Weeds by Richard Mabey (Profile, Hardback) Reviewed by David Hemingway
Weeds is not so much a book about plants but a design for living; a playful invite to challenge our preconceived ideas and to up-root our prejudices. Starting with the premise that plants only mutate into weeds “when they obstruct our plans, or our tidy maps of the world”, Richard Mabey takes a gleeful meander through a world of weeds that incorporates Shakespeare and Agent Orange, The Ragwort Control Act and Will Self, the Olympic Games and The Day of the Triffids.
For poet John Clare – about whom Mabey has written extensively (and fondly) – the sight of a simple weed was a source of delight. “There’s many a seeming weed proves sweet/As sweet as garden flowers can be,” he mused in To An Insignificant Flower Obscurely Blooming In A Lonely Wild and you can feel quite forcibly that Mabey stands alongside his hero in this belief. Mabey argues that ivy-leaved toadflax is probably only regarded as a weed by “municipal fusspots” and that a weed dubbed Devil’s Guts is actually quite beautiful, whatever else its moniker might suggest.
This lovingly researched book, then, is “a case for the defence” – an attempt to reclaim weeds just as rosebay willowherb reclaimed bomb sites after the Second World War (becoming known as bomb weed) or as lamb’s ears and golden rod reclaimed abandoned sections of the New York Central Railroad. Mabey urges us to be more objective in our views of “these outlaw plants”, to think about what they are, how they grow and quite why we perceive them as so menacing. The story of weeds is, he suggests, a thoroughly human story: “Plants become weeds because people label them as such.”
The author of Food For Free, Nature Cure and The Unofficial Countryside offers a highly personal history of these “escapees” and “trespassers” and “guerrillas”. For Mabey, weeds are like “a kind of living graffiti” battling to elude developers and “puritan fusspots”. Weeds, then, may well be the first natural history book to reference Banksy’s errant stencil work and acknowledge the Pink Posse’s “tagging” of weeds in Deptford.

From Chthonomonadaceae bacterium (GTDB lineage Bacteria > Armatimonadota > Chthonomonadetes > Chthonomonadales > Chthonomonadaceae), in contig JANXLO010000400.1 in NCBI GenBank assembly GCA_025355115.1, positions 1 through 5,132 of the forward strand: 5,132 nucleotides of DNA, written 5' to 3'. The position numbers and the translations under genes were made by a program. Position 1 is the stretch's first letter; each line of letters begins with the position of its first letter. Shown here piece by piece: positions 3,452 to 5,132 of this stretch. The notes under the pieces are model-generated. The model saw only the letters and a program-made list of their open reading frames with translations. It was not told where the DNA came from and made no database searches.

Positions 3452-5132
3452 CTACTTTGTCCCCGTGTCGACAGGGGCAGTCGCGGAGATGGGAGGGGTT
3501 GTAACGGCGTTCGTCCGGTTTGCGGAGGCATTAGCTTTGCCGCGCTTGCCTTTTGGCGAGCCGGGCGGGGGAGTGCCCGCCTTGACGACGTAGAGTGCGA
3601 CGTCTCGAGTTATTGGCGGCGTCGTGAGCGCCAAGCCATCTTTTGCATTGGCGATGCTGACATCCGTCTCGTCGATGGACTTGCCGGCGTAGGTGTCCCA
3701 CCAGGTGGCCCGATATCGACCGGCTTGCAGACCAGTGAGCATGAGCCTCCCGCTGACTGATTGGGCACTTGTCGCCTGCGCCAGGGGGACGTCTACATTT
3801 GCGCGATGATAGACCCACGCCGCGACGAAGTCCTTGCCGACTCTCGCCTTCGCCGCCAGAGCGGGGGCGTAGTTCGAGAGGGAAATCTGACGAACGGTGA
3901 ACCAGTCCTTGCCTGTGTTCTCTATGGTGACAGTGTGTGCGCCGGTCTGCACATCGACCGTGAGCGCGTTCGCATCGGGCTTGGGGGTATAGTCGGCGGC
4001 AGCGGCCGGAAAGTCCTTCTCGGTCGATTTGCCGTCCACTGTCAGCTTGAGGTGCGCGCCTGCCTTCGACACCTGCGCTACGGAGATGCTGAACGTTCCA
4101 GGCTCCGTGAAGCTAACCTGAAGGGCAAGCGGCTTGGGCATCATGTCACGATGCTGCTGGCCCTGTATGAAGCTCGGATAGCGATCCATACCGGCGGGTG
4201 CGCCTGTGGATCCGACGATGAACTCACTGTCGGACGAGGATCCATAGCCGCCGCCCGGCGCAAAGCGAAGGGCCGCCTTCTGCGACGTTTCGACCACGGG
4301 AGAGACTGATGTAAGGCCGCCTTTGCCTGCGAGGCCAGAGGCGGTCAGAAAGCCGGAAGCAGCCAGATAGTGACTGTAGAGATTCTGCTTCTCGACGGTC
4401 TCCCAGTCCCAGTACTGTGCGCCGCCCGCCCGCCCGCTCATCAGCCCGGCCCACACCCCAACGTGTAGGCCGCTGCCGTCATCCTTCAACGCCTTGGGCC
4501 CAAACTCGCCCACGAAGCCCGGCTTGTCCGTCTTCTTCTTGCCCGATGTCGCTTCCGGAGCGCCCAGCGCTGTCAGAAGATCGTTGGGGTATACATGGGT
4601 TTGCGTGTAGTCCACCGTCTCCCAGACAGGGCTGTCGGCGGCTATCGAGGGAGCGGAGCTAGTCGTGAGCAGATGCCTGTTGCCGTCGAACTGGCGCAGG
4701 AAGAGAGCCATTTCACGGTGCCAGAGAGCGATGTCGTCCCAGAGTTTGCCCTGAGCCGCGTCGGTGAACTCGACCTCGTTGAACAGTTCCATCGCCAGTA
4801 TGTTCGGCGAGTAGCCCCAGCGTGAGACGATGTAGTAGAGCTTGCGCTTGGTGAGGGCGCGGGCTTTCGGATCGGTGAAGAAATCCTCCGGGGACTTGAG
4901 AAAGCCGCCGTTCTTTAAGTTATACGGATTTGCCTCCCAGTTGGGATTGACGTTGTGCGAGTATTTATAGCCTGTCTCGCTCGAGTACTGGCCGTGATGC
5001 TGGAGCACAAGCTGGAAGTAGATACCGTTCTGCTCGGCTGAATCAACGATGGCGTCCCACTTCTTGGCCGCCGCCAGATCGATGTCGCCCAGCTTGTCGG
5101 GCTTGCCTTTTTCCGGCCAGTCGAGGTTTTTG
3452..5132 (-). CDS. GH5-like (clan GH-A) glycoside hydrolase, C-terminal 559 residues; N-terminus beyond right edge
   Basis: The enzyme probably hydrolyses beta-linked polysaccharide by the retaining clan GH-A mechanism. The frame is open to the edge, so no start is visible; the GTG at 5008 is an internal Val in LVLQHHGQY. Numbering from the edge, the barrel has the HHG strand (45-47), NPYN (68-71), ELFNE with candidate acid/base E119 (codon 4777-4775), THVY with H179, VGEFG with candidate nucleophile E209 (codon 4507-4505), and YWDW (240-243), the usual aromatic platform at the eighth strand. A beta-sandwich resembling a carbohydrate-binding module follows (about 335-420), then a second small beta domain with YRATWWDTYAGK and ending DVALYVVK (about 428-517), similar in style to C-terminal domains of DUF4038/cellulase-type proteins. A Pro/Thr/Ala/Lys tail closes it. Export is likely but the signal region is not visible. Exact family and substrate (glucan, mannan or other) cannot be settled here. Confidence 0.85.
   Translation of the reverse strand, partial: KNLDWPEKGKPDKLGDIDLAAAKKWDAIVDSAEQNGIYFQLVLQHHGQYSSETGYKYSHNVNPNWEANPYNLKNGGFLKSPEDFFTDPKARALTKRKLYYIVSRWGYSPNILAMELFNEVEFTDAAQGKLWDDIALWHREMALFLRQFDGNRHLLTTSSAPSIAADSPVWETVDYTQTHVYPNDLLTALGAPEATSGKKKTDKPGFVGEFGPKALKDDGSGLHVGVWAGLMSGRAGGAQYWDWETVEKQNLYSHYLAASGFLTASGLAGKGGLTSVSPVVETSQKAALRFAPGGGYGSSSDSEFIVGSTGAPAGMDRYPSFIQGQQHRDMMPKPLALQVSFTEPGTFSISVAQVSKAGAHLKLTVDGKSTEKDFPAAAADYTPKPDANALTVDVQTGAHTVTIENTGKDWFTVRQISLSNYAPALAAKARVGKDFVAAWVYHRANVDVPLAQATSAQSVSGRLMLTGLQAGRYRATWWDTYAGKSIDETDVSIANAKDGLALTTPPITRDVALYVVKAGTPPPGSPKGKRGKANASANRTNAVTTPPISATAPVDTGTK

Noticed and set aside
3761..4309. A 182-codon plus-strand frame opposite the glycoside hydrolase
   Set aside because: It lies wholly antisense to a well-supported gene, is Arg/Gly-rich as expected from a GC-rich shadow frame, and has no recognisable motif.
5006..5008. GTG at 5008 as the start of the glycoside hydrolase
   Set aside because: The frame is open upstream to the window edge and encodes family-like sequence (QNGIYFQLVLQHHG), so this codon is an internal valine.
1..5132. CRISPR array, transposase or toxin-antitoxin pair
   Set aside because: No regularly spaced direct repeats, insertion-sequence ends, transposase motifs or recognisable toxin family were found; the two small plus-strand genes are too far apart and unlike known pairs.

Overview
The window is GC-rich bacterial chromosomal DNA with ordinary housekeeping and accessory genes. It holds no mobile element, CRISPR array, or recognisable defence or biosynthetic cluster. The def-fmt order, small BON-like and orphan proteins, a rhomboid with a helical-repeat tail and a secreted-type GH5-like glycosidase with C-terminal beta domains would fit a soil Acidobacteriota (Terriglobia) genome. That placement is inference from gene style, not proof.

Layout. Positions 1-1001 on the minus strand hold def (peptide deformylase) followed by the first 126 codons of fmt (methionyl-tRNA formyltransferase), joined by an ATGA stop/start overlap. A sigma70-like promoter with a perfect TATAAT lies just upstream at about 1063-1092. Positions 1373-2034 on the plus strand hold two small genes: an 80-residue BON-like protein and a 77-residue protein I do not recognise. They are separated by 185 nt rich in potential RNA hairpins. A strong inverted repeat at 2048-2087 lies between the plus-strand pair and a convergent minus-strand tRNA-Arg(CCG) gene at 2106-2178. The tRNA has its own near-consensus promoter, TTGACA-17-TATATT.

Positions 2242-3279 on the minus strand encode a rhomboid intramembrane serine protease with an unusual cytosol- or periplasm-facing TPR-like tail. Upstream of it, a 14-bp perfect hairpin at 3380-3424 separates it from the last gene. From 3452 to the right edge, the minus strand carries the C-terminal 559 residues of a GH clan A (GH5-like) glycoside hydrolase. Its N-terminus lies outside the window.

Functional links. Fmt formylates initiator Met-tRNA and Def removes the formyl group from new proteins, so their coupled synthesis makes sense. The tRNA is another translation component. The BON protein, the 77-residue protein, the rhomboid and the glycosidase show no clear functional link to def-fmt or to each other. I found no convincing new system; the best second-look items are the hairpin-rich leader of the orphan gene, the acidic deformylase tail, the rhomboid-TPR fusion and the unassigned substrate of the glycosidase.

The archetypal weed, proffers Mabey, is the poppy. The qualities that enable it to endure are common to all successful weeds: “As a type, they are mobile, prolific, genetically diverse. They are unfussy about where they live, adapt quickly to environmental stress, use multiple strategies for getting their own way.” Likewise, field bindweed has “an almost foolproof insurance portfolio” to reproduce and regenerate. Each plant produces around six hundred seeds, some germinating in autumn, some in the summer. If they’re buried deep enough they can germinate at any time over the next 40 years. Attempting to cut the roots might temporarily weaken the plant but it also produces new shoots.
We customarily think of weeds as intruders or invaders – it’s telling that the aliens in Invasion of the Body Snatchers emerged from seed pods while (conversely) the protagonists in Pulp’s “Weeds” came across the North Sea “with our carriers on our knees/Wound up in some holding camp, somewhere outside Leeds.” And yet, notes Mabey, weeds are also part of the heritage or legacy of a place, “an ancestral presence, a time-biding genetic bank over which our buildings and tinkering are just an ephemeral carapace.” Weeds, he suggests are far from accidental. Rather, they are the result of our behaviours and our personal affections. We cultivate them, you might say. “Many of them are here because of the people we are, with our own histories and hoardings. They reflect the way we dig and mow, the walks we take, the holidays we go on.”
“But I still hoick them up when they get in my way,” he adds, unsentimentally.
Weeds is available in our shop priced £13.99